Tis the season to be jolly…(almost)!
Tis the season to be jolly…well almost if the shop decorations are to be believed. And I have also had two calls from people looking for advice re magazine articles they are writing for January editions on “how to avoid over-indulging” during the month of December. So perhaps it is fitting to start thinking about it and planning now before it is too late.
One of the biggest issues we face is the length of time between the November, December and January pay cheques – traditionally the December payment comes mid-way through December, 15-20 days after the November salary. About 45 days later (after the longest month in the year) the January salary arrives…only problem is that because of the usual December over-spend, January’s salary already has its hat and coat on by the time it arrives.
So what could you do differently this year?
Plan ahead…I know it’s boring and not really the stuff of exciting articles but then again, as with most financial issues and indeed with life, it is mostly about common sense. Since you know that there will 2 salaries within 20 days and then a further 45 days between the next pay cheques, put aside some (most) of the January salary in a savings account. Plan your Christmas/holiday spend and put the rest into a savings account for January (Capitec bank will give you 7% interest on amounts under R10000, else use a money market unit trust for this purpose). And a really good thing about a separate account is that old “out of sight” principle.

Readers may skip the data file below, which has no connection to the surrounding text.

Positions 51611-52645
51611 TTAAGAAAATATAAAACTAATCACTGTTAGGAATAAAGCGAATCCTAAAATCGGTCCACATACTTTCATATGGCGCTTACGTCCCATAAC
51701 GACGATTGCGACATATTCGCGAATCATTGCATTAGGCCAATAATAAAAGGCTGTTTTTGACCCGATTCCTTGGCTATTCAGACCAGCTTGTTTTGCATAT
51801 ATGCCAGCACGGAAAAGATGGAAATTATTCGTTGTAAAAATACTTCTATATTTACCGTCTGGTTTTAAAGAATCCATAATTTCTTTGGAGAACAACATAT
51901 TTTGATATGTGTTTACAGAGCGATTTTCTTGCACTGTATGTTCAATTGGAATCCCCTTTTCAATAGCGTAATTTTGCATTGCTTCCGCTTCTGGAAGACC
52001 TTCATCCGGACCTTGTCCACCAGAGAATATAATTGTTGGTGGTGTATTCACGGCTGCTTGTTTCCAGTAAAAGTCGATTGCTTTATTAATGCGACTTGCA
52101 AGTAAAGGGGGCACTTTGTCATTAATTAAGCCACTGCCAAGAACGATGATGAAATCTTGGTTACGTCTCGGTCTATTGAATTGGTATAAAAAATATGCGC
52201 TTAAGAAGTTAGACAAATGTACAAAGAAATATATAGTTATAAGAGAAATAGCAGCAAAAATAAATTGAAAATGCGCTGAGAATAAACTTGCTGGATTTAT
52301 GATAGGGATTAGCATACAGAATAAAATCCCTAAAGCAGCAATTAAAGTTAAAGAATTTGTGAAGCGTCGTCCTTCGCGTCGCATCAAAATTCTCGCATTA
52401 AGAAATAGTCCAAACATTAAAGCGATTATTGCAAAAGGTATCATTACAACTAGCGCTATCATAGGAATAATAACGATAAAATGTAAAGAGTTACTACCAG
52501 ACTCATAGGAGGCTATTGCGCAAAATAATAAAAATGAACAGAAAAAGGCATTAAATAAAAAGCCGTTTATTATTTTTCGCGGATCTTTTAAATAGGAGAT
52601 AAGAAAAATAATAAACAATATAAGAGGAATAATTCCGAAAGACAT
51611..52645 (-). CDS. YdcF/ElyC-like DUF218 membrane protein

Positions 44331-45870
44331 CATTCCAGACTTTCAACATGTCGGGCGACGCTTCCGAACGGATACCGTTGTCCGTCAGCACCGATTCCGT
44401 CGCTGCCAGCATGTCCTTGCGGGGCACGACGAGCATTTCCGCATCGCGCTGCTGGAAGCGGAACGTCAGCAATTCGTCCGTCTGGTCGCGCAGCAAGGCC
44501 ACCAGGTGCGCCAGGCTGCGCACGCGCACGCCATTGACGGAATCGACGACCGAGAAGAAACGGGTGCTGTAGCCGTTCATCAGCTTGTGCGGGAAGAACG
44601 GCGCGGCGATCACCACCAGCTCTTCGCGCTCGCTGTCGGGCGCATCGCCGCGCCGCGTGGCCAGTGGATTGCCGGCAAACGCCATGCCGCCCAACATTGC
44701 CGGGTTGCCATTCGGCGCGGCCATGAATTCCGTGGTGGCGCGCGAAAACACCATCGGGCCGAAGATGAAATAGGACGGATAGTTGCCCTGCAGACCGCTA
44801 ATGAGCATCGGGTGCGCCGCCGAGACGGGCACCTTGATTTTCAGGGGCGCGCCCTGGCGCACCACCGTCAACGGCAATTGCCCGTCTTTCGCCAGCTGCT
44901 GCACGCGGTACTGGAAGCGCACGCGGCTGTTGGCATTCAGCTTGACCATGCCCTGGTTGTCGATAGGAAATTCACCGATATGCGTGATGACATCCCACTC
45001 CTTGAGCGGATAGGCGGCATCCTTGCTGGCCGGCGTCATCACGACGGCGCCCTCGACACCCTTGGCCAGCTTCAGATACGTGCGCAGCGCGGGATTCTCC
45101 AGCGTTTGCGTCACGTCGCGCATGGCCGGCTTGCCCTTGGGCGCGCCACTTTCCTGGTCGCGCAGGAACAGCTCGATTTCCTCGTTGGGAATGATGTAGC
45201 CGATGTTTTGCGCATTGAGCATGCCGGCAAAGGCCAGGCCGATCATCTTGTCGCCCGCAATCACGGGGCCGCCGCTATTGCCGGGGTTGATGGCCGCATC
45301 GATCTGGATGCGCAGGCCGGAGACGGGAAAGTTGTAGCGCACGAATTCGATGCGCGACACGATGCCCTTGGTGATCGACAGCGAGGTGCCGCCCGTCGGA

One of the people I spoke to also had a great idea about creating a “December-fund”. This would be money that you put aside each month so that you can spend it in December – much like creating your own 13th cheque. Again, an account like Capitec would work really well for this – at R200 pm you would have an additional R2200 to spend if you started in Jan.
On top of this, in the same way that we are advised never to go food shopping on an empty stomach, you should also not go Christmas shopping without a list/plan…the temptations are just too great and there are too many “cute” things that just have to be bought (for someone). So make a list and better still, if finances are tight (and they are for many people) then chat to family and friends and either agree to limit what you spend per present or maybe agree to put all the names of people attending your Christmas function into a hat and then each draw one name and buy one present. That way you could buy a really nice gift but also spend a whole lot less.
It is probably also a good time to sit down and review your budget as you think ahead to creating/setting New Year’s resolutions. And one of the areas that you can really save on is bank fees – if you are paying more than R70-80 per month then you are over paying. A simple change of bank could result in a saving of more than R1000 in a year (that’s half of your December fund).